Ribbing Insertion and Free Motion
Why don't we dio some over edge stitching for putting in? You know, we just did the twin needle for hemming in it. Why don't we do an over edge for putting a, um a ribbing into a t shirt collar? So as an example, here's a I've got a couple different kinds of rib here. I just want to show you how these khun b a little different, this one that I have has a lot of memory and it there's a some of them are like one hundred percent cotton, and some of them have mohr of ah kind of lycra spandex kind of material that is part of the fiber content, and those tend to give the ribbing a little more memory than one that's one hundred percent cotton, the one hundred percent cotton ones they're nice to work with, but they can stretch out a shape a little sooner than you might want. So you definitely want to get something that has a bit more of a memory, and I think what I'm going to do because my threat is white, you won't see it on the white fabric, so let me try this blue one, and I'll try one of t...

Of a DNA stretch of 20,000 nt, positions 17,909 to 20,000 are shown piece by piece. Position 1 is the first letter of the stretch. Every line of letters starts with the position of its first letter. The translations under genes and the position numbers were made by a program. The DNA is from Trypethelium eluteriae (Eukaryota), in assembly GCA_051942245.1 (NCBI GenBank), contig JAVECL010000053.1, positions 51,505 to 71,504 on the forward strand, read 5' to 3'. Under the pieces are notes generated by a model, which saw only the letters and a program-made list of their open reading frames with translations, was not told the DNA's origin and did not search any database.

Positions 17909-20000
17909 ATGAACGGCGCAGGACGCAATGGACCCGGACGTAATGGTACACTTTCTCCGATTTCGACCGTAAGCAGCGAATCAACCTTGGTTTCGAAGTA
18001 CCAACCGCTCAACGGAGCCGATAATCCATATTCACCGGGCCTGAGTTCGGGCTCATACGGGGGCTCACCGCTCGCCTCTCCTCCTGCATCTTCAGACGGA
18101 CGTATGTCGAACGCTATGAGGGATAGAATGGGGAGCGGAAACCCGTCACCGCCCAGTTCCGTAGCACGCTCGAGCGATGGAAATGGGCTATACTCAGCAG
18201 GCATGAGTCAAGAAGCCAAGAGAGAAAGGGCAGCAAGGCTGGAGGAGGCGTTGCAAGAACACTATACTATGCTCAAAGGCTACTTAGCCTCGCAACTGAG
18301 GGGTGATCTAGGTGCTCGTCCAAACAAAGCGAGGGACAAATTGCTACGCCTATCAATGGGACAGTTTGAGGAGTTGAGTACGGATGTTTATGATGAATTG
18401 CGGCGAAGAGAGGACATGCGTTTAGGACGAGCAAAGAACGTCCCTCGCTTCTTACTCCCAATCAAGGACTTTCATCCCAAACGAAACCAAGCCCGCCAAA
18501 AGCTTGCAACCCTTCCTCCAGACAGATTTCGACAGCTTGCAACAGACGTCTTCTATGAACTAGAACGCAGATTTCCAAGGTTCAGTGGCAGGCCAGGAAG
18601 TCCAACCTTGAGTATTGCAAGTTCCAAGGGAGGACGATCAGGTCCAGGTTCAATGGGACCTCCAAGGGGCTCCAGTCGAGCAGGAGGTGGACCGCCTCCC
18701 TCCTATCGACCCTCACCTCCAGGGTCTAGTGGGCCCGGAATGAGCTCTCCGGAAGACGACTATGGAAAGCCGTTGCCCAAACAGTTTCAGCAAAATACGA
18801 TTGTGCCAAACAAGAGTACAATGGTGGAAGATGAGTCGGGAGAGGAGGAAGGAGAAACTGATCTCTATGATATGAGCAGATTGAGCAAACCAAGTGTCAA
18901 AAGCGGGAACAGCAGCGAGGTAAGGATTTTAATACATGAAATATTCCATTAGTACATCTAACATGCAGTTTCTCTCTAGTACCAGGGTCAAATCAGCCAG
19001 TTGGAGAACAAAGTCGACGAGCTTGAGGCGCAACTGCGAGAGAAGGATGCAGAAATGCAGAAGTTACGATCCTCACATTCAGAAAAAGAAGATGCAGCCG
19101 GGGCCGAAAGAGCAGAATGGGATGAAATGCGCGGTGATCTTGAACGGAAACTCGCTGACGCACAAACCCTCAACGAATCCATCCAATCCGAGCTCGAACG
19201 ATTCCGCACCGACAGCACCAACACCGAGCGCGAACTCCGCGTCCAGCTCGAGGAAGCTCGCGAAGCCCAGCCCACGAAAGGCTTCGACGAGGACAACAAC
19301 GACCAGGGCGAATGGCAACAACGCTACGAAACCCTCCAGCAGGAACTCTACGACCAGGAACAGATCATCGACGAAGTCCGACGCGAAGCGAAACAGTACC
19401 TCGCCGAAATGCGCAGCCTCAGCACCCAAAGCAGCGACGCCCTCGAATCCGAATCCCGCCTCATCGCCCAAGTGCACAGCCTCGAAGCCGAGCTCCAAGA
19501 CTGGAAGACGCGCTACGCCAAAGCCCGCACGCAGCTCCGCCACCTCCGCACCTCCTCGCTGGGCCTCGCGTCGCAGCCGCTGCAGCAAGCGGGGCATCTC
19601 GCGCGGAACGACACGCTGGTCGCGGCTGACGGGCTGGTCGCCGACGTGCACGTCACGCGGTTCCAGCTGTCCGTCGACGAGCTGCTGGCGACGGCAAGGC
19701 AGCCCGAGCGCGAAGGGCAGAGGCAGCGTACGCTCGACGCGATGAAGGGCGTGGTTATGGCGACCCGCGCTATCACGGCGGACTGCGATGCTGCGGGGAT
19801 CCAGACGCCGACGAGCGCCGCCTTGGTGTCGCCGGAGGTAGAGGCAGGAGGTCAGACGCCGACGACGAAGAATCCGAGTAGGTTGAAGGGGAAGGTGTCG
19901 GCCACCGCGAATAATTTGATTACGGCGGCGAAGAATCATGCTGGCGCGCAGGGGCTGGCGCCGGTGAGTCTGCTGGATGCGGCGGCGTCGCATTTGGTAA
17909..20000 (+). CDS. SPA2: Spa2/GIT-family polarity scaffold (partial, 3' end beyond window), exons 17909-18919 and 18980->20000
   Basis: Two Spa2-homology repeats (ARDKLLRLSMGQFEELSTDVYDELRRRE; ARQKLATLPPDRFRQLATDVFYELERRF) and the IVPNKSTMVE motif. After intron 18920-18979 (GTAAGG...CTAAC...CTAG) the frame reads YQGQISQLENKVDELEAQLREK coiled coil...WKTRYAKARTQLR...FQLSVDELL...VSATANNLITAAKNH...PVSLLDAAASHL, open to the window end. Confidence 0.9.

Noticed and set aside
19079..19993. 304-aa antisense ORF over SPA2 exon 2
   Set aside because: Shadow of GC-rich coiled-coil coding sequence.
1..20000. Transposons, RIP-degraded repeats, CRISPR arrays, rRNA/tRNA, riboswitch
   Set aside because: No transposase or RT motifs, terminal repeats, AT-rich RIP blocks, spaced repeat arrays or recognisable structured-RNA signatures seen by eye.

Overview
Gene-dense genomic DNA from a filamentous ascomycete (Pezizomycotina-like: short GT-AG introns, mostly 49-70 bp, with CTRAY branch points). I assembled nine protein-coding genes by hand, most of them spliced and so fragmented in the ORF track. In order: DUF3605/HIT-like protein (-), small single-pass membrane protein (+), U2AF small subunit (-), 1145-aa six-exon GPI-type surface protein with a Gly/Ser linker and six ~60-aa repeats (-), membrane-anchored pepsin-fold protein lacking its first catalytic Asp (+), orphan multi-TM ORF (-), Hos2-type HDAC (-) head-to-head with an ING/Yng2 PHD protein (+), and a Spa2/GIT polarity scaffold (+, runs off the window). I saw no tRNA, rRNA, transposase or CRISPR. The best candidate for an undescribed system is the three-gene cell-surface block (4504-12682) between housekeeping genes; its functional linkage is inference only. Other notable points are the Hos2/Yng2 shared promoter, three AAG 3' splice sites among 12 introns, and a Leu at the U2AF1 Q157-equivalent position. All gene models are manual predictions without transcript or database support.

hese others here to just show you how you would put that into your garment, so I'll just pretend this is one of my shirts it looks like it's a little small, but I think you'll get the idea and that's our next band and we want to insert a ribbing into our t shirt this's a little wide, I think for what we would really want, so let me trim this stone just maybe these are is there a little narrower? Let me try one of these just to save some time because it was so much to do so when you guide this in there, you're going to sell your stitch and it swings off to the side stitch swings off to the side like that, and you're going to stretch your rib but just guide your bottom fabric in straight as you go so you won't be stretching the bottom. You'll just be as you stitch, you'll be leveling this out straight to feed it straight in as you stretch the rib, and by doing that, then when you're done, because you stretch this, this will have enough memory in it to pull tight to your skin, and I'm going to use my, um, let's see, do I have in here? I think I put it away is my over edge put. I put that in the little drawer, you would want to use your over edge foot for this and the reason why you would do that, as opposed to your, um all purpose but to your general purpose foot is if you look really closely at this foot you can see down inside of the opening that there's a pronger or an extension in there and what that does is it puts just a little extra threat in the stitches I'm sewing so that does I'm sewing near the edge it'll help the stitches lay really nice and flat you're near the edge this is great for seems seemed finishes as well he wanted to do just a scene finish on the edge of a fabric if you just so right on the edge those will tend to pucker on you some but if you use that over edge put those away nice and flat because it gave the stitch a little more um thread so we can use this one don't hear again this one of these quick touch stitches I talked about earlier that one would be like an over edge and over lock type stitch and as I so let me see what our length and width look like I'll press that button that's a nice wide with I bet that's going to do a good job for us so let's get this started that usually the optimum is is a good good selection you can change it if you like, so I'm stretching the top is I so but not the bottom the bottom when I'm just feeding straight in I think that's enough for our purposes here because I have so much I want to show you, but here I've got my stitch it's our seem and our finish at the same time it stretches and it gives me my keeps my curve shape on my neck band so that that we'll fit around your neck or your cuff. However you've decided to do that, but again, the ones with the more memory and them are the ones that you want to look for when you're shopping, sometimes it costs just a tiny bit more, but they're definitely worth it. So I know one of the other feet that you got with your machine was an even feed foot, and this is for your quilting and that goes on the machine with a screwdriver, so let's, let's take a look at the even feed foot. Normally, I've been changing feet by pressing this button on the back and releasing a foot, but in the case of the even feed foot, it has its own way that it screws onto the machine. So I need to remove this presser foot shank with the screwdriver, this presser foot holder sometimes it's called and you undo that screw remove the whole ankle and instead we're going to put on the even feed foot and what this does the way that this foot works and why you use this when you're just doing normal sewing like a seam the presser foot comes down and presses down on your fabric against the feed dogs to feed the fabric through great but when you are quilting for example, you have more or less like a sandwich happening there you've got an upper fabric I mean, I think I have this over here let me just reach over and grab this quickly you have, like, a lot of stuff but I have a lot of things I want to show you trying to keep it all handy. Um you have here's something that we had started but it's a like a table runner and you have your upper fabric after you've prepared your quilt and topper, which we did in this case with a quarter inch foot and your quarter inch foot for your machine looks like this. Okay, um you followed used the edge of the foot as a guide for your seems it's a perfect quarter inch from center needle position so you would piece these together that way and then after your topper this is called a topper. If you're new to quilting, then you layer it over your batting and you're backing fabric and once those layers are together and this is this is a batting it's, a warm and natural there's warm and white there's where there's different you don't thicknesses of batting some of them are loftier than others thiss one for something like a runner you probably wanted a little thinner like this but regardless in any case you've got the this the's layers it's like a sandwich of fabric where you've got a back in the middle and a topper and what can happen if you just put your regular press afoot on and so is the feed dogs are on the underside drawing the fabric through but you've got all these layers up above and not everything pushes through together so you can get this shifting where your presser foot is actually pushing the top fabrics forward while the bottom ones are getting drawn back and you get fabric shifting and so the even feed foot that's where it gets its name it feeds the fabric evenly eso what happens when you put this on the machine there's like another set of feed dogs in the top of the foot and they work together with the lower feed dogs in sync to take the upper fabric and the lower fabric and feed them evenly together? Sometimes people call this a walking foot but regardless it's the function is the same whatever you want to call it now there's an arm on this foot in this foot came with your machine it was in a separate little box inside your packaging this little arm right here this needs to rest on this needle clamp so let me just lower that a little bit so you can see when you, when you attach this to the machine, make sure that that clamp is riding up above that bar. If this is below it, it won't so properly, so little go ahead and screw that back into place with the screwdriver involved tight knit with my fingers first, and then I'll give that a little tweak with my screwdriver, make sure it's securely in place, okay? And then I'm going to put my machine on center needle position with that second down, quick touch button, and we're in good shape to go now. Um, um it's also not just for also for you also on this piece here in just a moment, thea other thing, it's good for if maybe you're so you're at home and you're saying, I'm not a quitter. I don't know if I care about that. What this is really good for is when you want to sow fabrics with a nap, so you have maybe this cotton velvet or velveteen, as you might call it, when you put these together to sew a seam, um, you can get the same kind of effect I was talking about where the nap of these two fabrics, when they join they, they start to shift the bottom one we'll keep wanting to feed through and the top ones going to shift over and you're going to as you so along you're going to get this this kind of bubble that starts to form are a ridge same thing with anything like a quarter I fabric when you put the two together to so they're rubbing against one another in the bottom one will be trying to feed and the top one will be slipping if you use a regular foot so by using an even feed foot you know you can use it for free fashion or your garment sewing or your home to course owing to keep fabric layers from shifting it's not just a quilting foot though most of the time it is used for quilting here's an example too of just fabrics some together with some loft in there to keep the layers from shifting. Okay, so let's do that and when this runs I've got a white thread and here I know we were stitching on this earlier with gray but that's ok, but I'll just run a row or two on this to give you the idea how it works and when you run it you'll hear it does kind of make a click, click click click sound and that's totally normal and by the way this is a perfect place let me just stop for a moment and show you that extension table this is a perfect time for you to use that extension table that comes with your machine, so you're going to flip these legs open and slide this on my table isn't big enough for all my stuff, but isn't that true of everybody sewing room right? You never have enough room and then just slide that on and now with that gives me is I haven't done much ah larger level surface for working, so I'm not fighting with my fabric it's nice and level that great oh, I can just start my stitching I'll tuck my thread underneath the presser foot and this one I kind of like cause we rather than doing a free motion staple stippling which I can show you in just a bit all assure you free motion work, which is like what we did on this quilt to do this free motion work on here and in the border that's all free motion as well thiss one we decided to use the even feed foot and just kind of do random lines a very traditional way of quilting can I would you mind that in the lower left hand side I've got a tote bag and cosmetic bag there that we also did with humble, even feed foot? And here is where we did that traditional quilting pattern of the diamonds this is a thirty weight cotton in our needle and we did a thirty weight cotton here and followed and did vertical lines just to show that these are kind of the traditional quoting patterns. But here, just to be a little different, we did a little bit more of just a random creating lines wherever we wanted to. So there's, no writer wrong with this. This is just however you want this to look and you'll hear that kind of click click, click, click, click but that's totally normal it's the feed dogs on top and the feed dogs on the bottom and there they're working together to pull the fabric through so I'm don't have just a standard presser foot would sit like this, and the other feed dogs would go like this, and everything would be slipping because of all the layers. But when I go from top and bottom, everything goes together and I don't have any shifting and then this big surface I mean, how wonderful keeps all your work nice and level, and that was all included with your machine, you come to the end and you can use that handy little thread trimmer and pick up and just move over and decide where you want your next role, put your foot down and resume stitching so that's your even feed foot. And so I'll change next to our free motion foot and show you some free motions sewing through this some quote is very inspiring for that and you're free motion foot looks like thiss to clarify again backing for kelly h that even feed foot comes with the machine yes, yes it's it's not in that little trade it was in a little box looks great by itself in the packaging. Thank you. So hopefully you didn't throw that away with the packaging if you threw your box away just don't, jake but yes, that comes with your machine it's why I like it a lot for napped fabrics I do garment sewing and I, um and you know it's nice to when I'm just whoopsie I want to put that even feed foot on um or the free motion foot thie when you so stripes aarp lads it's nice to just put that on there so you don't have your shifting of your on your seems on your side seems it'll keep like when you need your plans to perfectly match you don't have them where they off a little bit. That foot will help you keep everything really nice and even so it's got a lot of a lot of use now we need to go in here and drop our feed dogs because we're going to do free motion work remember what I told you earlier when you go to engage those again, just turn that hand well toward you one full revolution to raise them up again when you're ready to bring them up and then I'm going to slide this extension table back on here, and we're going to put the free motion foot on and just like the last foot where the arm needs to be resting on the needle clamp. Same thing here if you have to move your hand well upper down there, move the needle up or down a little bit with the hand wheel just to get this in a good position to put that screw back in. But you definitely want to watch that that arm is resting on top of the needle clamp. We have some tutorials on the singer website on how to use the's feet, and he even feed for different feet. Some detailed tutorials on that as well how to attach them and so on. If you need to see that real close up eso, we're ready to do free motion or feed doug's airdropped. And, uh, could I get my dress and my some of those free motion samples in the meantime, and I will show you how this works, um I have yeah there's some examples over on the table over there yeah here we go so that the the big quilt here has some really elegant examples of it this is probably your most common use of free motion work is this staple quilting so just a bit ago on our other piece we did with the even feed foot to do these lines like so but here is an example of a very similar fabric design but we did the meandering type of quilting so I'm going to show you how to do that and then some other ways that you use free motion work here is a are my step outs over there to the piece I want a quilt on is that over there is well ok and then the here is a dress with a belt and similar to how we had done the heart early both thank you so much thank you thank you um similar to how we did the the heart applicator these flowers our applicants are you use fuse herbal web to apply these flower shapes onto this base fabric here some tonal ones here are some acconci a contrast ones and this is like drawing with your thread just meandering around drawing with your thread so you can get a little bit more of an organic sort of look this dress here is a completely different look to it this it almost looks like it has this lacey pattern in it and what this is is we used a bridal illusion, it's, kind of like tool, but it's a little finer but it's still the same type of material. And we laid the tool over the white eight dress and then straight stitch in a free motion manner around and into our flower shape. We had kind of drawn the shapes onto the dress straight stitch. Then stop and trim away the excess tool, if you will. And then set the machine for zigzag and zigzagged around where we had straight stitch, and cut up to it to enclose the raw edges, then put the machine back for straight stitch to meander back and forth like this, and so on to give us the center area here, even the little detail on these buds, all of that was just free motion. So free motion gives you a lot of creative possibilities. Here's another. I've been showing this in all of our classes, but it's, not just quilting. It's really amazing what you can do with it. This is a small bridal pillow project I had done one time. I think the instructions for this might be on our site as well I believe they are, but but I think it was a white one, but anyway, here is um, what I did for that I usually have step outs with me because I never know how much time I'm gonna have. I can't always fully demonstrate everything. S o what we did was we just had our base fabric, which looks like this in this particular case. And I from the fabric store the craft store, you know, you get these, you know, flowers on a stem. This was like a hydrangea ana stam that I've pretty much picked apart by this point, but I just pull these off and run them under the, uh, ironed steamer just to flatten them a little and you can do is as dancer is open as you want, you can scatter these, um you don't have to do tonal. You can imagine this that this was a white fabric with pink or or purple flowers on it. Here we did a bridal pillow, but this could be just a regular regular pillow in a bigger size. I did this one time all in lavenders, everything kind of tonal lavender and I did a table runner out of it was beautiful with a vase on the table, but then after you blade, those on there, you could also do like a little girl's dress, like maybe the skirt of a bridesmaid dress. I mean, the possibilities are really pretty endless, but here we go. So now we have a layer of tool over this so you sort of trapped the flowers in there and then when you free motion what I did, which you'll see on my other step out just because of time I'll just show you this way we just meandered around the flowers to capture the leaves no writer wrong in fact, this is a case where you could even use ah monofilament nylon thread you wouldn't even see the thread you all you'd see are those pedals here I can see my stitching a little bit now on this one we used a bead for the center of the flower we added a few more pedals to the top when we were done trapping those in there and then laid them down there and did a little free motion around and around to secure those flower petals in place. So those are just some of the possibilities with your free motion work, so oh, and then we also have what we call thread painting and thread painting is I guess where it gets his name is that you're sort of painting on fabric with thread so you would draw your design on your base fabric thread your machine with the color that you're going to work with set it up for free such a machine for free motion like we are right now and then you'll just move your fabric back and forth and you're basically just filling in coloring sort of in between the lines with thread to create art we did free motion here with metallic thread on this I'll just open this quilt up a little bit for you too it's it's a little bit large but I think you'll get the idea here open that up and show you there's quite a bit going on in this quilt that is free motion it's mixing stitches for example I was talking earlier about how the fact that you have stitch elongation in your machine for some of your stitches if you look at the at your stitch out here that I was talking earlier here's here's for example this one it's at one x two x three x for x five x you could do the same with some of these other stitches and in the case of like these little bud stitch and then when you come in here um here they are a different sizes to show you the elongation of the stitching to create this sum. I don't know what these air called in real life, but it gives you the dimension of the flower and just mix those up and then this is ray on thread and metallic thread and just meandering back and forth and back and forth and back and forth and then when you're done, go back in with your little decorative stitches and just add those in their e mean the sky is the limit what you can do this's free motion here here's free motion we just go back and forth back and forth back and forth and this is a metallics and ray allen's mixed to create the texture and the leaves so hopefully that gets you a little inspired to see you know the possibilities with the free motion but let's see how that works on the machine thank you. People are very inspired oh, I'm so glad yeah, I mean, I didn't bring I could have filled this room with things we have in the office and so on, but I brought enough to give you the idea. So here we have a little quilt sandwich, right? And we couldn't do two different kinds of quoting with this actually we could do with the even feed foot and we could just go do do do do do do do like this like we did on that purple and orange bag and just do those diamond shapes across our peace or we can me under and do this free motion like this. So I've got a white thread in here and let's just do a little free motion where because I think what what you really want to know is how do you get that free motion to work properly? Because folks sometimes don't understand the product like how how hard you step on the foot controller and how fast do you move your hands to do the work? And I think I've had people say to me when I've done classes is every time I try to do that I'm bending needles or in breaking needles and what that's telling you when that happens is that you're moving your fabric a little too fast for how fast you're stepping on the foot controller so sometimes I just want to take a deep breath before you start when you're brand new to this the more you do it, the better you get at it and you actually find that it's it's really a lot of fun but the trick is tio uh you haven't just do a couple of stitches tio frightened cut this thread and cannot drag it around with me. The trick is to ah, keep your hands on your work and man keep a good speed on the controller as you move moderately with your hands you don't want to go really slow on the controller and then you're trying to move this around and what can happen is you won't have nice stitching like if you're stippling it won't, you know have these nice soft curves like this what'll happen is it'll look like this as you're bringing it around because you're moving too fast for how fast it's getting thread so give it some speed you can even if you're a little scared of it running a little too fast for you you can take your stitch speed control here at the front of the machine and just turn that down just a little tiny bit so it's not sold speed but you can feel confident that if you step on your controller fast that it won't I feel like it's running away from you as you're getting familiar with the technique but just meander around nice moderate speed with your can get over on the area where you can see a little better what I'm doing meander around now you can do this ultra here you can go you can go really close together and do your stippling really tight like this or you can be more open it's whatever you want to look like maybe you want to go back and forth like this is that one table runner handy? Aye think I have it over on the table there it's that kind of brownish colored one that that actually has this kind of technique in it that I'm doing right now I'm just going back and forth in this sort of overly pattern here take a look at this one so here simple, simple, simple just piecing strips together with your quarter inch foot but look at what we're doing to stippled just back and forth in just a meandering pattern, you can have your threat bland. You can have it. Contrast, it's, whatever you want it to look like. This is actually a really long table runner. I think here's the back side, you can see even a little better. What we did the backside is is pretty is the topside. And so, um, there are actually two. There are web sites that you can go to. I don't. I don't know them off the top of my head, but you can just do it well. They have examples of patterns to follow. You can you can even draw your pattern on your fabric and then follow it around it. If you don't feel confident with just free sewing it. But I really like stippling. I find it actually kind of relaxing, but just again, the trick is I'm just pushed my speed all the way over to that. The fastest moderates get over here where you can see it a little better. I got white thread in the machine, a nice speed on the foot controller, and then just meander around with your hands so that your stippling